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Consciousness: What Do we Mean?

The term ‘consciousness’ is one of the most evoked concepts in the history of mankind. Today, it is consciousness, but centuries back it was either the soul, intuition, spirit, quintessence, essence, other man, alter ego, the immortal spark or simply the mind.

What does it mean to be conscious? What kind of things are conscious?

We turn to Philosophy to properly situate this argument, its terms and boundaries for a level playing ground. Why Philosophy? The answer is not because it has absolute responses but that it has a solid record of accomplishment of transforming questions into a structural and coherent form for dialogue among various fields of knowledge.

Let us begin from the most reliable evidence we have, ourselves. We can be completely certain that we exist because we are in fact, at this very moment contemplating our existence. This is the age-long assertion of Rene Descartes after his meditations called the cogito ergo sum- I think, therefore, I am. Based on the indubitable fact that I am, what is the nature of this 'I'? Descartes, a pioneering philosopher on this subject, after a series of careful meditations, concluded that the ‘I’ was an extended thing (a body) inhabited by an extensionless substance which is the soul. While the former is bound in space and time, subject to changes, the latter subsists long after death of the physical body.

Overtime, this duality of existence, because of the difficulty associated with understanding how two distinct substances with no common basis to interact are unified, most theorist have attempted to find alternative explanations. Today, the term consciousness emerged to describe the state of an organism as the self-awareness of the contents of its thoughts and interactions with his environment. It may appear quite simple yet there are several distinctions to be made. The organism referenced here is assumed to be in a wakeful or non-comatose state in order to be aware of his unique thoughts from a first-person perspective.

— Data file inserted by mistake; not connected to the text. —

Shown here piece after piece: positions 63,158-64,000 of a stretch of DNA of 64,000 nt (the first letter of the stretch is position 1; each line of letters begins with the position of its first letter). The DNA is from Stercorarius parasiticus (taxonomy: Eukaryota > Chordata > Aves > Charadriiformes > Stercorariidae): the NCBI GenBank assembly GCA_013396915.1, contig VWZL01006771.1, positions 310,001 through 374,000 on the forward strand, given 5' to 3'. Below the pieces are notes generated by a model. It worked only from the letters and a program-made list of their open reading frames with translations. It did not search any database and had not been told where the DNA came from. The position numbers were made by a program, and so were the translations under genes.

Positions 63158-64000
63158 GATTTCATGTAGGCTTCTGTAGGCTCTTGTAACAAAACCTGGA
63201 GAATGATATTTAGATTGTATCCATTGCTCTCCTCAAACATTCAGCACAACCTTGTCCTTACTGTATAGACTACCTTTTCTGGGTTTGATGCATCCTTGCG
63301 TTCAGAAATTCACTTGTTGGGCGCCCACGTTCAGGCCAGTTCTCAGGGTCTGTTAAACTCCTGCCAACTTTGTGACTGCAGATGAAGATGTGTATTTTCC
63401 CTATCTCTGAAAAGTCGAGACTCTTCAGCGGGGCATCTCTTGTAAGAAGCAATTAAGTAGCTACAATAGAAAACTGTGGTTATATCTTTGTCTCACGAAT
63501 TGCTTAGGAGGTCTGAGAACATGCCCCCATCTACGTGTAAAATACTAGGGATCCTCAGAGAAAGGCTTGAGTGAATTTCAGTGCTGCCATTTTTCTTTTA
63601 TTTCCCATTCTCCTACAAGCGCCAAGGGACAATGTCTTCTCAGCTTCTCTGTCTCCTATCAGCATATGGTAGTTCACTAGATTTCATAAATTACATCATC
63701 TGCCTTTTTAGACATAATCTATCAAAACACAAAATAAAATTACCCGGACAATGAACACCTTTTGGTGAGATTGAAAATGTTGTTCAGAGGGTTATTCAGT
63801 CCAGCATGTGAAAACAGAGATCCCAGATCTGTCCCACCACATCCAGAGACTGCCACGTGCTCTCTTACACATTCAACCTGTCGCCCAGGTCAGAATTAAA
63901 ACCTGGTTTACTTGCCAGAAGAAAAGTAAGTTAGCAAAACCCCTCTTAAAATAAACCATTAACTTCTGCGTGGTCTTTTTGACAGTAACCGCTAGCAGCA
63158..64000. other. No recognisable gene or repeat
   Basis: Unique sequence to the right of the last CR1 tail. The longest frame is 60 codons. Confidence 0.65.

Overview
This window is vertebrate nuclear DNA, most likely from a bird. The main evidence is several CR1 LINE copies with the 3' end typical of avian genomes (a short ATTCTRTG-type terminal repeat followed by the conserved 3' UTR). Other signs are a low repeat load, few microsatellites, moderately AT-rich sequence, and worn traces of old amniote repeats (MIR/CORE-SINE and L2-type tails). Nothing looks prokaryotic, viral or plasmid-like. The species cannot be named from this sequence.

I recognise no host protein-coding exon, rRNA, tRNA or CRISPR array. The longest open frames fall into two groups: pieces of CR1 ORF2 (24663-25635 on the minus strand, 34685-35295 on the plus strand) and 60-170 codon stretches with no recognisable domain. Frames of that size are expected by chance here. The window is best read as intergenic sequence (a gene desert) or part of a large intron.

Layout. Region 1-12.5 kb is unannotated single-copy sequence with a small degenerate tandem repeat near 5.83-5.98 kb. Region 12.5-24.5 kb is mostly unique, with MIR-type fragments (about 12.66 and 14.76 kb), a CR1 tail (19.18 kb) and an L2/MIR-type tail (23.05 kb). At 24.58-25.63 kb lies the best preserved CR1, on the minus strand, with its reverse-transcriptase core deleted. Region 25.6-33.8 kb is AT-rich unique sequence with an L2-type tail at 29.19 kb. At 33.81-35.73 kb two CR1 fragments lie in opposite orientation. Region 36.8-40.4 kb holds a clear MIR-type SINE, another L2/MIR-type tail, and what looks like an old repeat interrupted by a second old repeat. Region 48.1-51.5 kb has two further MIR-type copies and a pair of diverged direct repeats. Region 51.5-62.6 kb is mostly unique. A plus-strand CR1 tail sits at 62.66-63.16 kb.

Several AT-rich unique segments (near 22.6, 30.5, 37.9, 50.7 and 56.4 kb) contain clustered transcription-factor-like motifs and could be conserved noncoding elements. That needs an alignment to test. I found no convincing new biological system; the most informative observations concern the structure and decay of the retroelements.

Using this definition, what kinds of organisms meet this criterion? What makes me conscious, yet my Alexa, non-conscious? In fact, I may have more responses from Alexa that I have ever had from my neighbor who barely says a word to me. Consciousness does not purely reside in verbal or non-verbal communication although it is enhanced by it. Patients who suffer from locked-in syndrome are believed to be conscious, yet are incapable of language communication.

This is where the philosophers become useful by attempting to provide a generic criterion for consciousness, one of which we have previously evoked, self-awareness. This quality is the knowledge of "what it feels like"(Nagel, 1974) to be that organism. This acquaintance is so subjective that it is extremely difficult to explain yet we all know it. [1]It is how I know that a zombie is unconscious even if it performs all the tasks that I perform, or that Sophia, the super intelligent AI, although can mimic emotions, does not know what it is like to actually have them. Sophia only acts in accordance with the programmed algorithms that her makers give her. When she says, “I have my own emotions too, roughly simulating human evolutionary psychology and various regions of the brain”[2] she has no true self-awareness of how it feels like to be a being with emotions just a functional bot.

The question then is how different are we? The answers to this are wide-ranging. Let us assess two main positions that cover the main responses in the field of philosophy, the reductive and the non-reductive physicalist.